I’m reminded of this often as I read news articles about public attitudes toward food and farming. A recent survey ('Ethical Eating' Goes Mainstream) showed that 69% of respondents were willing to pay more for “food that promises to be produced to higher ethical standards.” In fact, 12% were willing to pay a premium of more than 10% to choose these “ethical” foods.

According to the survey (more details here), 57% believe that a food product with a claim of “No trans fats” on the label is likely to be ethically produced. Around half the respondents believe that claims of “No supplemental hormones,” “No Antibiotics,” “Minimally processed,” and “GMO-free” are signs that a food product is ethically produced.

So as food producers, does that mean that we should switch to minimal processing, and forego GM products, trans-fats, antibiotics and hormones? After all, that’s what consumers are asking for, and we are in the business of producing a product for consumers. It’s perfectly reasonable for any forward-thinking businessman to ask himself, if we don’t give consumers what they are asking for, will we still be in business in a decade?

Or should we look a little deeper and try to figure out what the consumer truly wants?

In the survey that I mentioned earlier, well over half the respondents believed that “ethically produced food” is healthier, safer to eat, and better for the environment. And more than 9 in 10 said that, in order to qualify as an “ethical food,” that product had to avoid harming the environment, meet high safety and quality standards, and avoid the inhumane treatment of animals. Fair enough.

So when you boil it down to its core, what is it that consumers really want? Do they want GMO- and hormone-free foods? Or do they want food that is safe and healthy, and is produced in a way that is respectful of the humans, animals and earth that it touches?

It might be easier to forget this whole discussion and just get rid of hormones, slap a label on your product announcing the change, and voila! You’re ethical in the consumer’s mind. But is it the best option? Are GMO- and hormone-free foods really safer, healthier and better for the environment? How about antibiotic-free and minimally processed foods? Or cage-free animal products (also mentioned in the survey)?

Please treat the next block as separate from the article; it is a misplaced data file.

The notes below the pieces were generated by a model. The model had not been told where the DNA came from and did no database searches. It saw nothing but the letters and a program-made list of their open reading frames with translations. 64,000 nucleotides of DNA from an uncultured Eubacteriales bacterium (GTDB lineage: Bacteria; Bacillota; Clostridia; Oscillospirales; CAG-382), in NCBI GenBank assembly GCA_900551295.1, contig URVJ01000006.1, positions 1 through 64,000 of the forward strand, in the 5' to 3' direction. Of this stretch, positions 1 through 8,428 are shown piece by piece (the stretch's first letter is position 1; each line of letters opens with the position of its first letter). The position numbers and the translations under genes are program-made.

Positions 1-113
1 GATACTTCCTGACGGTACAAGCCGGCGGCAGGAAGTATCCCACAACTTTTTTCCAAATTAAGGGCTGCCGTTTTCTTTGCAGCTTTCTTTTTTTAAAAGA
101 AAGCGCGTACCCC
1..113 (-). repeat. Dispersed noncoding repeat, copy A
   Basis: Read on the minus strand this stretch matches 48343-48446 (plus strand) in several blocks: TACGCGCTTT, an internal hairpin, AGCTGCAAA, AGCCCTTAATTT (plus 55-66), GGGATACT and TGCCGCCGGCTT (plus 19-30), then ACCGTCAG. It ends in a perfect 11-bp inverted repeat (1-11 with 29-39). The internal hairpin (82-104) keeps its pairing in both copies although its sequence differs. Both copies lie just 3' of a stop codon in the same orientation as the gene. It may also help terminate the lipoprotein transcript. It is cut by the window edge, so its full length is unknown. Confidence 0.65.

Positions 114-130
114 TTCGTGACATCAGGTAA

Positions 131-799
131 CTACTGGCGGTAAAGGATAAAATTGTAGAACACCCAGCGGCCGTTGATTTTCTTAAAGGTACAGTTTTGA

More pointedly, if you are a producer, is the food that you personally produce safe, healthy, and produced in a way that is respectful of the humans, animals and earth that it touches? If it’s not, then maybe you have some work to do. But if it is, and I believe that most of the food produced in this country is, you also have work to do, but of a different sort.

See, giving consumers what they really want takes a lot more effort than just giving them what they’re asking for. It means that once you’ve figured out what it is that they actually want, you have to be able to provide it, and then you have to educate the consumer. It means that you have to explain to anyone who will listen how your practices ensure the health of the environment, and how you ensure the quality and safety of your products. It also means that if you find things to improve on (and there are always ways to improve), you work on improving.

But in the end, everyone benefits: the producers who are truly producing food ethically can continue to do so and keep improving; consumers can be content in the knowledge that they are not indirectly causing harm to their world; and the environment and livestock benefit when producers are implementing practices that are actually beneficial, rather than simply hopping on the latest consumer bandwagon that has minimal real impact (or worse, negative impact) on the health of the environment and livestock.

Sunday, November 28, 2010

Sharing our Stories